A fishy affair


It's appalling that TT should find itself on another EU blacklist, this time not for failures of financial reporting, but for, of all things, fishing.

The European Commission has listed this country as non-cooperating in its efforts to manage illegal, unreported and unregulated fishing (IUU). TT is now blocked from exporting its fish and fish-related products to any EU country. The Ministry of Trade and Industry countered, rather huffily, that its exports to the EU represent only 0.022 per cent of its exports of fish products.

TT was given a yellow-card warning by the EU in April 2016 and managed to do nothing satisfactory about the issue for seven years.

What didn't TT do to the EU's satisfaction? The Government has failed to adopt an adequate legislative fisheries framework to regulate and control the activities of national fishing vessels and fishing activities in waters under national jurisdiction, inclusive of foreign fishing vessels calling at our ports.

IUU legislation dates from the 2001 Food and Agriculture Organisation's International Plan of Action to reduce illegal fishing. The EU imports 70 per cent of its seafood, so TT, despite its minor profile as an exporter, is caught in a wider net designed to raise awareness of the consequences of unregulated fishing which is part of the United Nations 2030 agenda for sustainable development.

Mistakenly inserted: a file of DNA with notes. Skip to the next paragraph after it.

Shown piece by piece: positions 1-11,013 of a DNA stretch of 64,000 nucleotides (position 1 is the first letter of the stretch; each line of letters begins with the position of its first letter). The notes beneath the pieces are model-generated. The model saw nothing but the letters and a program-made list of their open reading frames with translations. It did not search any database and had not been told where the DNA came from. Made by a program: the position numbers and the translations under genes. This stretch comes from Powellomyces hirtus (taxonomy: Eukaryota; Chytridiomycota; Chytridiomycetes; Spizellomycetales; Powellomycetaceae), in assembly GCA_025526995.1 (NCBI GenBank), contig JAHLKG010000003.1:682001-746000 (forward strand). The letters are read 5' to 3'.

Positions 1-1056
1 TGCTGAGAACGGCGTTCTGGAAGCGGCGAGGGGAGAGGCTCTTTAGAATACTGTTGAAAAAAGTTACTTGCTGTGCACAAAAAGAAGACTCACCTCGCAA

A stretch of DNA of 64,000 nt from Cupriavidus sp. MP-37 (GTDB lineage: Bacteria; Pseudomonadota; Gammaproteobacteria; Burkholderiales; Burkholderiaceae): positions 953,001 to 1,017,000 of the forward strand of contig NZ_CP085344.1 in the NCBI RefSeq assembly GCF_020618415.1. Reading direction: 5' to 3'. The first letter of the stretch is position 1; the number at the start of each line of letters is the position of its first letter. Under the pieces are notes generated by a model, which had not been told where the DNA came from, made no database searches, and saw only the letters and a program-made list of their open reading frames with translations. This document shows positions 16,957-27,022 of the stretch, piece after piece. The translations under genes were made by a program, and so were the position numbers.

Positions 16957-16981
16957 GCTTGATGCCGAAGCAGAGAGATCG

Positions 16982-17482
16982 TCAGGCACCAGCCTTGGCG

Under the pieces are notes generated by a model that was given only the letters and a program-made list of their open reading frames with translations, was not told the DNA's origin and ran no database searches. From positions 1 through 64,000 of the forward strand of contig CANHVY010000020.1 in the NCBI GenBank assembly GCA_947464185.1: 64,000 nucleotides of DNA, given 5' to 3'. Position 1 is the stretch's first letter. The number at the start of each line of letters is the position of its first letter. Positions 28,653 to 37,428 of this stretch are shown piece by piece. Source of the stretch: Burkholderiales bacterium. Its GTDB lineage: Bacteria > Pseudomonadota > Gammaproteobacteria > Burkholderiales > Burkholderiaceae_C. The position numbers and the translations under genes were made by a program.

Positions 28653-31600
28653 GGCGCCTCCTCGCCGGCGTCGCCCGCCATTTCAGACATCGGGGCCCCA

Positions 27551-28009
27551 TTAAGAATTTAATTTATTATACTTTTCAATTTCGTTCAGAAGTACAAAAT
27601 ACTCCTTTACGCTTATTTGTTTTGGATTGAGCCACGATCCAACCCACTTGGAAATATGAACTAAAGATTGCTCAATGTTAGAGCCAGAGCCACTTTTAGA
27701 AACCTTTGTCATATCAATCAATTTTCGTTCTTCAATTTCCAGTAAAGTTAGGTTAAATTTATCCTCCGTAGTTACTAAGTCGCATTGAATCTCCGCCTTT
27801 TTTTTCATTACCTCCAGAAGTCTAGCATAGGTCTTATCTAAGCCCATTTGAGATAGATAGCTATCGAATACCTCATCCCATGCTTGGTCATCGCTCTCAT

An immediate example. Tobago's fishing community has complained about incursions by unauthorised and unmonitored Barbados fishing vessels into our sovereign waters. With the flying-fish season beginning this month, it's again in the news. Fish do not honour the boundaries of nations and as flying-fish stocks have migrated from Barbados to TT, fishermen from that country feel entitled to pursue them.

If we have not studied the flying-fish stock available in our waters and do not monitor the catch taken, overfishing is a likely consequence.

The Trade Ministry seems to have misunderstood the reason for the sanction. The FAO is advocating the sustainable, managed approach that's central to idea of a blue economy.

The world cannot continue to harvest fish by the billions from its ocean commons without understanding the impact that commercial fishing has on fish stocks and the survival of species. Overfishing has put bluefin tuna, carp, conch, grouper, halibut and shark, to name a few familiar species, on the endangered list. More than 600 ocean species are listed as critically endangered and more than 1,600 are at risk of extinction. Even the fish we don't eat that are captured by trawlers are part of an ecosystem that is being destroyed by predatory fishing. This is not a matter to be managed by individual fishermen.

Controls implemented by governments, overseen by scientists and regulated with consultation and agreement are the only solution.


"A fishy affair"

More in this section